So I talked to her about the cutting issue. It was hard for me. Probably I didn't push as hard as I could have. But I didn't want to push her away or shut her down. She says she knows about the cutting. She says she thinks the parents are "overreacting" and that the incidents are probably more experimental than actually motivated by a desire to self-harm. She says she feels no desire to cut herself.

I believe PDaughter, because I believe I know her and know when she's being honest. But of course there's a little doubt, because maybe once you're the parent of a teenager you need to activate a type of radar that trusts less and probes more. And I think maybe she's not yet mature enough to accurately diagnose her friends' emotional states and is simply projecting her own desire to everybody to be OK.

I will not subject her to a physical search for evidence of cutting. I will not expect her to report any instances of self-harm to me or her school. I suggested that she and all of her friends should feel they can talk to someone - another parent, a school counselor - if they feel overwhelmed. I think she understood what I was saying. But I didn't know how to impress that on her without taking an authoritarian position, which I know won't work. Hey, I was 14 once. The bullshit meter is extremely sensitive at that age.

I wish I could tell all these girls, these young women, how much love and support they have available to them. I wish I could make them understand that all of their mothers and aunts and teachers have a scared teenaged girl living inside of them, typically much closer to the surface than we care to admit.

I wish I could make this all better for the kids, for the parents, for society.

All I can do is love, and communicate.

And hope it gets through.


  1. The last two lines sum up our jobs as parents. It sounds like PD has a good solid head on her shoulders, and a good mom who would do anything for her.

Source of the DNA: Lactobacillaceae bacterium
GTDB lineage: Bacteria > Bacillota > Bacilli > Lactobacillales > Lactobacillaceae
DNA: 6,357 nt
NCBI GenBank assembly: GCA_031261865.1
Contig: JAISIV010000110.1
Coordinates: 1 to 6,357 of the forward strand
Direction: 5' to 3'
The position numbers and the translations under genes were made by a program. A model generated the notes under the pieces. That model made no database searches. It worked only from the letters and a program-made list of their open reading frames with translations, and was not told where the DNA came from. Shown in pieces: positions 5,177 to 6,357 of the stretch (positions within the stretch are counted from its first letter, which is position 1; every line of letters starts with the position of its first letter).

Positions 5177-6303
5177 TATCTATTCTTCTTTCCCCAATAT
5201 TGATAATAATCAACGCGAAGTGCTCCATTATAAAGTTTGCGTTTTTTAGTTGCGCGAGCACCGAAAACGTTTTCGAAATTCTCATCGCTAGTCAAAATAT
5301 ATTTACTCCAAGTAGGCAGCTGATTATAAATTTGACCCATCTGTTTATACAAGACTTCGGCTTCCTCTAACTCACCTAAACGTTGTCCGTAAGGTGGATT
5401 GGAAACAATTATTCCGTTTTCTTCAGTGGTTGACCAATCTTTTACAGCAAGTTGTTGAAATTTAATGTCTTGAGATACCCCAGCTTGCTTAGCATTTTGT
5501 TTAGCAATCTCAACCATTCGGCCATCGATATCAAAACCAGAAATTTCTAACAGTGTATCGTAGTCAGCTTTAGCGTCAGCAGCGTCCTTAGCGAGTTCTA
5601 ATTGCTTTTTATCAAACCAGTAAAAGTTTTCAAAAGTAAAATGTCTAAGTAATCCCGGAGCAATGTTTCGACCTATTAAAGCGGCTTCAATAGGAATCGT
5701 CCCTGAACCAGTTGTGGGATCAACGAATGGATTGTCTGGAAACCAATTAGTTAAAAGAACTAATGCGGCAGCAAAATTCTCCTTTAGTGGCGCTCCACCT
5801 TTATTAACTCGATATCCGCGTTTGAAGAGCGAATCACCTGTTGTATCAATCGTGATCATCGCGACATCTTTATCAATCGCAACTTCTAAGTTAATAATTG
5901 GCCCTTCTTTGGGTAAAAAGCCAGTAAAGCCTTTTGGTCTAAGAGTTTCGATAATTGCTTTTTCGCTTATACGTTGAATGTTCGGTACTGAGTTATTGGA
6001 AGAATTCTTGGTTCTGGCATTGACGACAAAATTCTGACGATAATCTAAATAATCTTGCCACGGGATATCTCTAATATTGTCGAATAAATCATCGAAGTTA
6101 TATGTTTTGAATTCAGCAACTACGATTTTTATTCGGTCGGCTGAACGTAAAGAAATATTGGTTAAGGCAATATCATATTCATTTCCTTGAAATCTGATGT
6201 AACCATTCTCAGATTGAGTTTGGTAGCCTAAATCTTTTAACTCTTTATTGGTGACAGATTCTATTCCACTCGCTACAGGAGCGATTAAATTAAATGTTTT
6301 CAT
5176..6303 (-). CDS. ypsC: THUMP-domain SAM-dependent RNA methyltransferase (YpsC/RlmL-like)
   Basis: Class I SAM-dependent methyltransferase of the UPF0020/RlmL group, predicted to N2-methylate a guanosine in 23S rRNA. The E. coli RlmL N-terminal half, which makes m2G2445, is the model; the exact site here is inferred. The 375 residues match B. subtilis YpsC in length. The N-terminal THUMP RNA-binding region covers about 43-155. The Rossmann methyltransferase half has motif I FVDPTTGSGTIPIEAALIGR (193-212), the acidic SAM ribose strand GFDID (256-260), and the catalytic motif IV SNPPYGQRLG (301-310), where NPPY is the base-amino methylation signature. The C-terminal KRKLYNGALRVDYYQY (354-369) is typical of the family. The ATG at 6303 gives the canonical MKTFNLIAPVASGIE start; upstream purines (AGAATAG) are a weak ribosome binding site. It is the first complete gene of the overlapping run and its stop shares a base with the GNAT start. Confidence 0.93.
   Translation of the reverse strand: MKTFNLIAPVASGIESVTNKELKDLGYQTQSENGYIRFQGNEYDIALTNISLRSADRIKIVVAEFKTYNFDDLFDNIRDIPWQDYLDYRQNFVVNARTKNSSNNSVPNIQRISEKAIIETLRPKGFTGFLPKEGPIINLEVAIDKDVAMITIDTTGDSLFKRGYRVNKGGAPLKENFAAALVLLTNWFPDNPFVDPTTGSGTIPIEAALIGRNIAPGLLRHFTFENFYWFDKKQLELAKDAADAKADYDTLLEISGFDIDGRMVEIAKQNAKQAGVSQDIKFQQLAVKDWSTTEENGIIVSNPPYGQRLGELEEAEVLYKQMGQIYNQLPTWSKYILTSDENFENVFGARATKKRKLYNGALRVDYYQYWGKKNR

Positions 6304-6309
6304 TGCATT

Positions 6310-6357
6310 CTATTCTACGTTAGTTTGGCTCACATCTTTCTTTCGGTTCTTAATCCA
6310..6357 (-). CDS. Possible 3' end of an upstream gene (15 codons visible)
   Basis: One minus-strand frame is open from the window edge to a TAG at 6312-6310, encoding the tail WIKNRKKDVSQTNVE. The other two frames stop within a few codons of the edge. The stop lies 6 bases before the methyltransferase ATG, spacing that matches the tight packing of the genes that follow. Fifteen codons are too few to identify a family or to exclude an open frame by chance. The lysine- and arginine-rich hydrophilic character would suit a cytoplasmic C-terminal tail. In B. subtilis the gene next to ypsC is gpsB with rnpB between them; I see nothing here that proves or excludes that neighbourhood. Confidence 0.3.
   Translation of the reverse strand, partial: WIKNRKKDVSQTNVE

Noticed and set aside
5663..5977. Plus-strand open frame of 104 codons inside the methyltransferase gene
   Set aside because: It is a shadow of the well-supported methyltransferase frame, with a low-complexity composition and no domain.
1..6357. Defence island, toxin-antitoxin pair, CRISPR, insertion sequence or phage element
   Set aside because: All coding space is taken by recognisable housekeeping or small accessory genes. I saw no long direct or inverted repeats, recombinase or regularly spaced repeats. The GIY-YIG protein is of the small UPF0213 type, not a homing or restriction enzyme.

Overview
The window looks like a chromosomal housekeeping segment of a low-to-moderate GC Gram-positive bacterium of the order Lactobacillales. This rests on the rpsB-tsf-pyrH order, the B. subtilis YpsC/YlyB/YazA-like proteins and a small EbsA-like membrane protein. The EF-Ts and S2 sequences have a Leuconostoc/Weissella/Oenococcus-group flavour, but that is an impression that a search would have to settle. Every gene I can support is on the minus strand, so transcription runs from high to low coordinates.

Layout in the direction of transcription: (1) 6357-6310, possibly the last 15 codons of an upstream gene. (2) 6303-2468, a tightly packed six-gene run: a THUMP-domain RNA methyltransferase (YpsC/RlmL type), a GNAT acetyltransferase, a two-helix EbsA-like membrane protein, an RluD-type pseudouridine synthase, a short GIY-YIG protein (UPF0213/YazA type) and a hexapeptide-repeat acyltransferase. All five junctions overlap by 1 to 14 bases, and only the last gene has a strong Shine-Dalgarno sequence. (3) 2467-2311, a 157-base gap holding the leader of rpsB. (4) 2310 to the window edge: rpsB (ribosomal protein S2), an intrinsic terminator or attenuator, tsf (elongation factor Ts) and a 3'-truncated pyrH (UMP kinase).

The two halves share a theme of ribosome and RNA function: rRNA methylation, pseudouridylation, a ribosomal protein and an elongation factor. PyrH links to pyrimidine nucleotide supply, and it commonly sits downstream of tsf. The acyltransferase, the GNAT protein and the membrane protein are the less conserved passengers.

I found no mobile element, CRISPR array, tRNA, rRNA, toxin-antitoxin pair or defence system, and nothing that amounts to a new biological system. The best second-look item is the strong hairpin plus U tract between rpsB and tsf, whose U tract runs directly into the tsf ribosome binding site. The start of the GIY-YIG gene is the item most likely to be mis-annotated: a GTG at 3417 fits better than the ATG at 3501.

2. Your attitude towards PD seems similar to my girlfriend's attitude to her daughter. I don't know if I have any right to comment on this because I'm not a parent, of course, nor can I even begin to comprehend a parent's attitude towards the spawn. But I *am* the survivor of three teenage suicide attempts, and I never felt any wish to cut or otherwise mutilate myself. Therefore, I don't think there is a causal link.

  3. Wow, my heart lurches at the thought of anything like that happening to my beloved girls and yet, statistically it's bound to happen to someone we know, isn't it ?~! May the lines of communication remain open and clear for you and your dearly loved daughter.

  4. I'm not sure the difficulties of parenting can ever be expressed in words, but, once in a great while, I read something that comes about as close as it could ever get--something that captures all the hopes, fears, and uncertainties that any truly good and caring parent must stew in constantly. And I reflect on the sad fact that such stories never get publicized or as widely read as they deserve to be. But maybe that's okay, because being a parent is too stressful even without the hard work being trumpeted and likely subjected to criticism from a bunch of petty idiots. Maybe it's good enough that a few complete strangers will read something about a mother who supposedly drinks too much, who feels at least partly responsible for her failing marriage, but who, nevertheless, makes them step back and say, Damn, she's a fantastic mother.